Halifax City Hall, seen from the Grand Parade around 1899. Image from Souvenir, One Hundred and Fiftieth Anniversary, City of Halifax (1899).
The building in 2016:
As mentioned in the previous post, Halifax is the largest city in Canada’s Maritime provinces, and has had close ties to New England over the years. The heart of downtown Halifax has long centered around the Grand Parade here, a city square located between Barrington and Argyle Streets. On the south side of the square is St. Paul’s Church, the oldest building in the city, and on the north side is City Hall, seen here. It was completed in 1890, with an architectural design that is based on the Second Empire style, which had been particularly popular a couple of decades earlier.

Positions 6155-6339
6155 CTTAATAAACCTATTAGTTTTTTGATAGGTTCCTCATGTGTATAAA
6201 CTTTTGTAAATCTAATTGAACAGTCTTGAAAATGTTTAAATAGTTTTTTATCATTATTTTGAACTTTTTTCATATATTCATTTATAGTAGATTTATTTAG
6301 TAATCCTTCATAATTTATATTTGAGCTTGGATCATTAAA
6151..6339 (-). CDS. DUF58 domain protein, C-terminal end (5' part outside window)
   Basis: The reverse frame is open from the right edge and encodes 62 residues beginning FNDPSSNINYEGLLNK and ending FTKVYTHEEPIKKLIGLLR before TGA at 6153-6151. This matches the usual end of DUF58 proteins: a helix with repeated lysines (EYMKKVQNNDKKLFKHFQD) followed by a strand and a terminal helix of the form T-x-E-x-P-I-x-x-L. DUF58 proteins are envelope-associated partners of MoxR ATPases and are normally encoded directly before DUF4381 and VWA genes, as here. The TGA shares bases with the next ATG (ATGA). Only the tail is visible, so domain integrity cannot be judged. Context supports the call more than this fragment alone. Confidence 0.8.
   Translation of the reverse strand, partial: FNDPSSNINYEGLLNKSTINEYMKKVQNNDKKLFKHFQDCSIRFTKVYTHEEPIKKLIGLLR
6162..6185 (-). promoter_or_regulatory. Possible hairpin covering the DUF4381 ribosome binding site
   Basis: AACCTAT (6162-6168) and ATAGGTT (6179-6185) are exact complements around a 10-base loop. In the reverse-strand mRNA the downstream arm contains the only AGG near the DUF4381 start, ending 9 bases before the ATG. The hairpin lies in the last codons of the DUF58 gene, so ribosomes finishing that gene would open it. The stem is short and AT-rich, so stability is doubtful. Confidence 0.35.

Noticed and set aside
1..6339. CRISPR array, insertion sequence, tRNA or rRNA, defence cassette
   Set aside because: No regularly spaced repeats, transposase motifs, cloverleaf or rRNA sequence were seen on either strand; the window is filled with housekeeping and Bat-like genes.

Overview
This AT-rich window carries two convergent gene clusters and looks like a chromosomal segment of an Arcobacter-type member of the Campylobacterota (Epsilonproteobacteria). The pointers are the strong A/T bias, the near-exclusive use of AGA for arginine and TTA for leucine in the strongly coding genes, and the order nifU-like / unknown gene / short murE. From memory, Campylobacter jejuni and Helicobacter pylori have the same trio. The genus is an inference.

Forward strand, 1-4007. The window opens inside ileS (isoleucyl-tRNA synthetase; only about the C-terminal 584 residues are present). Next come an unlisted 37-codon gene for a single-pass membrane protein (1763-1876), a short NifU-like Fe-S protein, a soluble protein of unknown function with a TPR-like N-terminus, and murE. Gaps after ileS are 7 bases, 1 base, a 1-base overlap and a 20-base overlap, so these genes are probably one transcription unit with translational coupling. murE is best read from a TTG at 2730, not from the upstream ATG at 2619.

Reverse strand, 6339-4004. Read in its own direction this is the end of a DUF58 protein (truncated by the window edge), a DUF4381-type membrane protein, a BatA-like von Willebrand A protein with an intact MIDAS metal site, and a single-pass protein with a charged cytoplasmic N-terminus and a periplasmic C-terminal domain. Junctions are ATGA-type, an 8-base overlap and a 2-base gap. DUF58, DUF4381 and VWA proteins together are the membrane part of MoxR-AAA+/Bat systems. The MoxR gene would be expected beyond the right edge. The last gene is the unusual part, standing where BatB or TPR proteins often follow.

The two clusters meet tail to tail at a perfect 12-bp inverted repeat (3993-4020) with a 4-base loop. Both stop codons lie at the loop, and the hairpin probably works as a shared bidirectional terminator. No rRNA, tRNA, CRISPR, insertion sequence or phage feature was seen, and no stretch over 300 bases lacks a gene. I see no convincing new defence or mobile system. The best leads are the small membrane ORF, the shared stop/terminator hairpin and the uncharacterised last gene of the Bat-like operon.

The building sustained some damage in the 1917 Halifax Explosion, but unlike the northern part of the city, the downtown area was largely spared serious damage. Today, the building remains essentially the same as it did in the 1890s view, and is listed as a National Historic Site of Canada. Its jurisdiction has significantly expanded over the years, though, In 1996, all of the existing cities and towns in Halifax County were consolidated into the Halifax Regional Municipality. This essentially extended the Halifax city limits to include over 2,100 square miles of land, more than double the land area of Rhode Island, but the old City Hall remains in use as the seat of the municipal government, over 125 years after its completion.